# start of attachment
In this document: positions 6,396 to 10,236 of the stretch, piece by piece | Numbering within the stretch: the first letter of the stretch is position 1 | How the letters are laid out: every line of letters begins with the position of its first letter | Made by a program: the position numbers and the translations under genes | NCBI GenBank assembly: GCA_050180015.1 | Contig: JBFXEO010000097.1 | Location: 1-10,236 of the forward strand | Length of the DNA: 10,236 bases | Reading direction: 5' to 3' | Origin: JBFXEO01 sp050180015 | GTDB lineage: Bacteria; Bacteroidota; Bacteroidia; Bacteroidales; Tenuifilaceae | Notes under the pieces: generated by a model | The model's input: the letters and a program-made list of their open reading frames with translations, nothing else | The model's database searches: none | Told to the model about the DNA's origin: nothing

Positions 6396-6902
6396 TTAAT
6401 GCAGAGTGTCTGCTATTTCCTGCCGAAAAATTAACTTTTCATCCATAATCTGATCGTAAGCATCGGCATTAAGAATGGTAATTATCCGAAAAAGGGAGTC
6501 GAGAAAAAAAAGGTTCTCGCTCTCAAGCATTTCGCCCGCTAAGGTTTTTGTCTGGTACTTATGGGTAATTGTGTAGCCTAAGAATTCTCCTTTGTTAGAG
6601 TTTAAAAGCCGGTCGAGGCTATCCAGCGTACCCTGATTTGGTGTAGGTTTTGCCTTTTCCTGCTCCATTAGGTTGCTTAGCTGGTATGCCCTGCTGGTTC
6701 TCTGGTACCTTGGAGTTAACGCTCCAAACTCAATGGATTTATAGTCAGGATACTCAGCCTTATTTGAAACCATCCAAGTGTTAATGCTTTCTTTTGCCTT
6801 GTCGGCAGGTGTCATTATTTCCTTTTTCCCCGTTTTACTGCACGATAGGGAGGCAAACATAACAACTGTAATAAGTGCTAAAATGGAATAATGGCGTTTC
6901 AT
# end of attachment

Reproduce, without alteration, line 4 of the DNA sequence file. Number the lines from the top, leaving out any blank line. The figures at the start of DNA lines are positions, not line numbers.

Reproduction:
6401 GCAGAGTGTCTGCTATTTCCTGCCGAAAAATTAACTTTTCATCCATAATCTGATCGTAAGCATCGGCATTAAGAATGGTAATTATCCGAAAAAGGGAGTC